Ayatapanilekha, aka: Āyatapāṇilekha, Ayata-pani-lekha; 2 Definition(s)

Introduction

Ayatapanilekha means something in Buddhism, Pali. If you want to know the exact meaning, history, etymology or English translation of this term then check out the descriptions on this page. Add your comment or reference to a book if you want to contribute to this summary article.

In Buddhism

General definition (in Buddhism)

[Ayatapanilekha in Buddhism glossaries]

Āyatapāṇilekha (आयतपाणिलेख) or Āyatapāṇilekhatā refers to “long palms of the hands” and represents the forty-seventh of the “eighty secondary characteristics” (anuvyañjana) as defined in the Dharma-saṃgraha (section 83). The Dharma-samgraha (Dharmasangraha) is an extensive glossary of Buddhist technical terms in Sanskrit (eg., āyata-pāṇi-lekha). The work is attributed to Nagarguna who lived around the 2nd century A.D.

(Source): Wisdom Library: Dharma-samgraha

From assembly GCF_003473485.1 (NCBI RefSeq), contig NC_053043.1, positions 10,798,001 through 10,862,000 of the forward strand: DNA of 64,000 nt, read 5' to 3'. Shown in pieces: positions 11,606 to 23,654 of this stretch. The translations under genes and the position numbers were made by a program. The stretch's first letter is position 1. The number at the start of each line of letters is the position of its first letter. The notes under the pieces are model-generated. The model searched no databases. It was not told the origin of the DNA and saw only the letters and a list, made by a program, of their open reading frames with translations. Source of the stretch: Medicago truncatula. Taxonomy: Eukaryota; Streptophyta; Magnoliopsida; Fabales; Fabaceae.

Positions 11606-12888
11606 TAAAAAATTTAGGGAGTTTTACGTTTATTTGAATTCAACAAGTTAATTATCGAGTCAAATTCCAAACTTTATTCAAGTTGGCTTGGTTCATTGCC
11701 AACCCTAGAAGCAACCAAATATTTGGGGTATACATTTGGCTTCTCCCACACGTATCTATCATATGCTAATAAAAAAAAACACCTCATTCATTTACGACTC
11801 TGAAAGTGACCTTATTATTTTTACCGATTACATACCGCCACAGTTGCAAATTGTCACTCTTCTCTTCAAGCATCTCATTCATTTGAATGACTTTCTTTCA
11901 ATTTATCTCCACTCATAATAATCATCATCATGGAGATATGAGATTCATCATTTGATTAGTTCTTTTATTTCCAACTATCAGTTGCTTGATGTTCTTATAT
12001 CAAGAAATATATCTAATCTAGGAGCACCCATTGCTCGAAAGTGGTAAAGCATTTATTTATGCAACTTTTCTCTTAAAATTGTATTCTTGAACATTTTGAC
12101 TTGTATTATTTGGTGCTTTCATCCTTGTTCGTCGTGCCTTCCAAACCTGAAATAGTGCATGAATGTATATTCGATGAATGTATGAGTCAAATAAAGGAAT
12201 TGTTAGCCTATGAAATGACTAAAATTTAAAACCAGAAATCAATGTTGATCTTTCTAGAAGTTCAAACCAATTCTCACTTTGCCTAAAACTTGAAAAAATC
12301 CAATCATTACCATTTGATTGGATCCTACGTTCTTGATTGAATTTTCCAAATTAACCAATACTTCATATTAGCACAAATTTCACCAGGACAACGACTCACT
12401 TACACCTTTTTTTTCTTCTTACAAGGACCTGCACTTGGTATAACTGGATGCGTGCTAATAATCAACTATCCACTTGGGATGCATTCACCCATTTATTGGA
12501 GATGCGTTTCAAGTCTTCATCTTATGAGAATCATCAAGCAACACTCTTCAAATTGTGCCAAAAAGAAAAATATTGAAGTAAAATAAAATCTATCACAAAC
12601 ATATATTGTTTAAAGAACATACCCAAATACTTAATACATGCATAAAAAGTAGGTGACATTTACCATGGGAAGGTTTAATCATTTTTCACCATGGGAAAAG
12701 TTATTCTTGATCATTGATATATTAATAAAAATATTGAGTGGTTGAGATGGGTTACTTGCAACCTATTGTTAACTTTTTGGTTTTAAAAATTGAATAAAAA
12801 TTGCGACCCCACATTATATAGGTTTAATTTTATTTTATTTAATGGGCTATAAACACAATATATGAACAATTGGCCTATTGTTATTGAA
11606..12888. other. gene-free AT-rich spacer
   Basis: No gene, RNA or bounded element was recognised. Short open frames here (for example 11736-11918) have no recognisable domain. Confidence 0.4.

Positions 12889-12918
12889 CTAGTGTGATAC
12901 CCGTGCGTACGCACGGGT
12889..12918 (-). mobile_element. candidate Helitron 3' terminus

Āyatapāṇilekha (आयतपाणिलेख) refers to “long hand lines” and represents the forty-fifth of the eighty minor marks of distinction (anuvyañjana) mentioned in the Sukhāvatī and following the order of the Mahāvyutpatti (269-348). In Tibetan, the characteristic called Āyatapāṇilekha is known as ‘phyag gi ri mo ring ba’. The Sukhāvatī represents a prayer for rebirth which was composed by Karma chags med, a Karma bka’ brgyud master, who lived in the seventeenth century.

(Source): academia.edu: A Prayer for Rebirth in the Sukhāvatī

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